The chicken is the most common domesticated livestock on the planet and happens to be the most common bird in the world. People across the world love chickens, and their meat and eggs are widely consumed by billions of people each day. Farmers also use their fertilizer to provide nutrients to the soil in home and industrial gardens. As livestock, chickens provide a sustainable profit and are fairly self-sufficient.
However, it’s important to note the daily care and maintenance needed to keep your chickens healthy and thriving. This includes their diet. Hens can eat a variety of different foods, but there are also food items from which they should absolutely be kept away. So, are cranberries on the list of foods that chickens can’t eat?
Are Cranberries Okay for Chickens?
Chickens can absolutely eat cranberries. You can serve your chicken cranberries solo or as part of a mix with other fruits and vegetables for their daily feed. Cranberries are high in vitamin C, fiber, and other antioxidants. And similar to humans, they provide chickens with an array of health benefits including immune support and blood pressure regulation.
What Daily Nutrients Do Your Chickens Need to Survive?
A complete diet is essential to your chickens’ health. The vast majority of farm chickens are fed a ration of corn and soybeans. Good quality chicken feed should have a protein level between 17-22% and be fairly rich in omega-3 fatty caids. Probiotics, prebiotics, and calcium are all important daily nutrients. Chickens need daily protein to maintain their energy levels while they grow and lay eggs.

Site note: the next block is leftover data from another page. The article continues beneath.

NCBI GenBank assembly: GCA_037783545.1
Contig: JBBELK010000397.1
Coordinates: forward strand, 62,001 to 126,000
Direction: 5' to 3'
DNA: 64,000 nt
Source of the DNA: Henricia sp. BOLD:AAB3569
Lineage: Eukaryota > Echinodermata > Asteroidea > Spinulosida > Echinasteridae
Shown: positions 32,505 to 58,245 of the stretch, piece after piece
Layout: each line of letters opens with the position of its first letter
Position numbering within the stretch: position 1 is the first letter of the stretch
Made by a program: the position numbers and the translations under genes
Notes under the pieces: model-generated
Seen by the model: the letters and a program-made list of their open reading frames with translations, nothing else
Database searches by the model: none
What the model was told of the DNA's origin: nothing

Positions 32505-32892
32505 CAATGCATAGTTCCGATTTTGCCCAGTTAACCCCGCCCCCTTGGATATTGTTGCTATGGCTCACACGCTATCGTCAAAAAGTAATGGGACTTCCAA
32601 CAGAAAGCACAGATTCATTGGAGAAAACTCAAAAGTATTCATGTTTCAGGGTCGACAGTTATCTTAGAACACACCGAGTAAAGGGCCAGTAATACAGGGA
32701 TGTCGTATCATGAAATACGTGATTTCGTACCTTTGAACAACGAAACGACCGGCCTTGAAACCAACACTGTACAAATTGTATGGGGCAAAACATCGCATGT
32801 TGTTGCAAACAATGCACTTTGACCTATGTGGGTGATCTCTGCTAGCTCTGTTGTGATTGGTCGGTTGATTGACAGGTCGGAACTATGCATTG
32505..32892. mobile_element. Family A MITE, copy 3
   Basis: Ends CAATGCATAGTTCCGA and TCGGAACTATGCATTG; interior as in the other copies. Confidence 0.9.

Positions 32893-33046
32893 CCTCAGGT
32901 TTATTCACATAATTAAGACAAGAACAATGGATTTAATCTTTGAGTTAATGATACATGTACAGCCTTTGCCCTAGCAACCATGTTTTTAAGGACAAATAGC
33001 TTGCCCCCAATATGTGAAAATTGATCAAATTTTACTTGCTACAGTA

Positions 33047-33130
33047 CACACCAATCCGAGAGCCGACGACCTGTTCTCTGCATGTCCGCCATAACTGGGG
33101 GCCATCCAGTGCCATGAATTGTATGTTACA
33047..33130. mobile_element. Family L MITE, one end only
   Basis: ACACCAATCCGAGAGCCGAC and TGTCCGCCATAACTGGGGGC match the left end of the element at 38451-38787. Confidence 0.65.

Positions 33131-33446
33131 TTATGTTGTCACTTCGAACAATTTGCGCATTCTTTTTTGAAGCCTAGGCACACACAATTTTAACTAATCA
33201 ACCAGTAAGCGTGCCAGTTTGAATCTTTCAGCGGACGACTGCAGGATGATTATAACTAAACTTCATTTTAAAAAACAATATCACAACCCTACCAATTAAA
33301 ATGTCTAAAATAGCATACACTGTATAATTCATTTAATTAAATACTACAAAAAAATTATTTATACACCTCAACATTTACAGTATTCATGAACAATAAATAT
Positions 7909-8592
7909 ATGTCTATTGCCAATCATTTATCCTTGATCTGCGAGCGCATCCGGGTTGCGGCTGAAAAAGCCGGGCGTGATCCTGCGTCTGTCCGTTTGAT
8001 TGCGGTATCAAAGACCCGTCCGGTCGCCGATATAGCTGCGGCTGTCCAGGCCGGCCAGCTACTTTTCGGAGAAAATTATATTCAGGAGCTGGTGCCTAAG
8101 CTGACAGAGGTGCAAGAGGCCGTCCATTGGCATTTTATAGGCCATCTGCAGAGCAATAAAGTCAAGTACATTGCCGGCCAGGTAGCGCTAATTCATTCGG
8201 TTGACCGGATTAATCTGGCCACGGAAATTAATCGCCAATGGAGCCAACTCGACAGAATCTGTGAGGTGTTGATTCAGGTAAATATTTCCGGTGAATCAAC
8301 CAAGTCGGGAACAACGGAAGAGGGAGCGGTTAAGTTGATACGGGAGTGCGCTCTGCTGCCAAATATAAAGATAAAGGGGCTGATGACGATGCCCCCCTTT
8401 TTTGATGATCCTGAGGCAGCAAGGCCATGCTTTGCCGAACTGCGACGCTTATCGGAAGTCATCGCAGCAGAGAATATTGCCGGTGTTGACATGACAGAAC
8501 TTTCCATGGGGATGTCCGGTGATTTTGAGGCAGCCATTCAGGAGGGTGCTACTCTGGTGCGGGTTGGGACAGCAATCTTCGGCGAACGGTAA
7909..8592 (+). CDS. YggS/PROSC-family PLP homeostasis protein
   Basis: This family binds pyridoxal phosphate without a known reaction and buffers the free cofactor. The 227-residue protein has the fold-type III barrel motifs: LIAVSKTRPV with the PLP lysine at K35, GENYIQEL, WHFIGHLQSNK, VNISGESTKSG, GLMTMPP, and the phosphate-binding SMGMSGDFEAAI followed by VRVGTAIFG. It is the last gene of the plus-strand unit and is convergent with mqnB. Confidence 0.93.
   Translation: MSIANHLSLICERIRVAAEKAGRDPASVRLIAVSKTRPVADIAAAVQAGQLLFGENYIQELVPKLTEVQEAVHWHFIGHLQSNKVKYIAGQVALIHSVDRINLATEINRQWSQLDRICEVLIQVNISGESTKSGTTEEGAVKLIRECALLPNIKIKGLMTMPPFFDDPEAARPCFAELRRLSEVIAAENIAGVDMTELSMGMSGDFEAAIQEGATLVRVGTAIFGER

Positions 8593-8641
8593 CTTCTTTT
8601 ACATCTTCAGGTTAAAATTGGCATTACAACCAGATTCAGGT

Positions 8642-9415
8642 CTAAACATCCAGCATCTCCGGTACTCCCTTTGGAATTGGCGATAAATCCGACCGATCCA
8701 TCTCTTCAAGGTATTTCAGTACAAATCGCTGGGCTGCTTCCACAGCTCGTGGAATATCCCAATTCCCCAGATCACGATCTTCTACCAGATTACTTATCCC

For more nutritious eggs, omega-3s are a must, and probiotics, prebiotics, and magnesium help boost immune system functions and support digestive health. Calcium and magnesium, nutrients that can become very depleted from egg laying, are essential for strong shells. A nutrient-dense feed will reduce waste and provide all the nutrition your chickens require for healthy eggs and post-hatch health.
Chicken Water Supply
Water is vital for chickens, even though it can often be overlooked by new chicken farmers. A chicken adult needs to consume about two to three times as much water as they consume in feed. A chicken’s ability to eat will be affected by its thirst believe it or not. This will also affect their growth and potential for egg production. So, to say, a constant supply of clean, fresh water is essential for chickens.
Chickens & Calcium
As mentioned earlier, Calcium is essential for eggshell production in mature egg and dual-purpose chickens (birds bred for both egg production and their meat). Although layer feed rations will typically have extra calcium to meet this need, it’s still a good idea for hens to be given calcium grit or oyster shells (which are high in calcium). Supplemental feeding can cause a decrease in their ability to absorb enough calcium. And top-producing chickens may require more calcium than the normal layer ration.
When to Feed Table Scraps, Grit, & Scratch Grains
Chickens love scratch grains (a nutritious mix of grains) and table scraps. However, they’ll stop eating after they’ve had enough carbs for the day. They should only be given table scraps and scratch and table scraps as treats. These treats should be fed late in the evening after your flock has received their normal feed ration.
Things to Avoid Feeding Your Chicken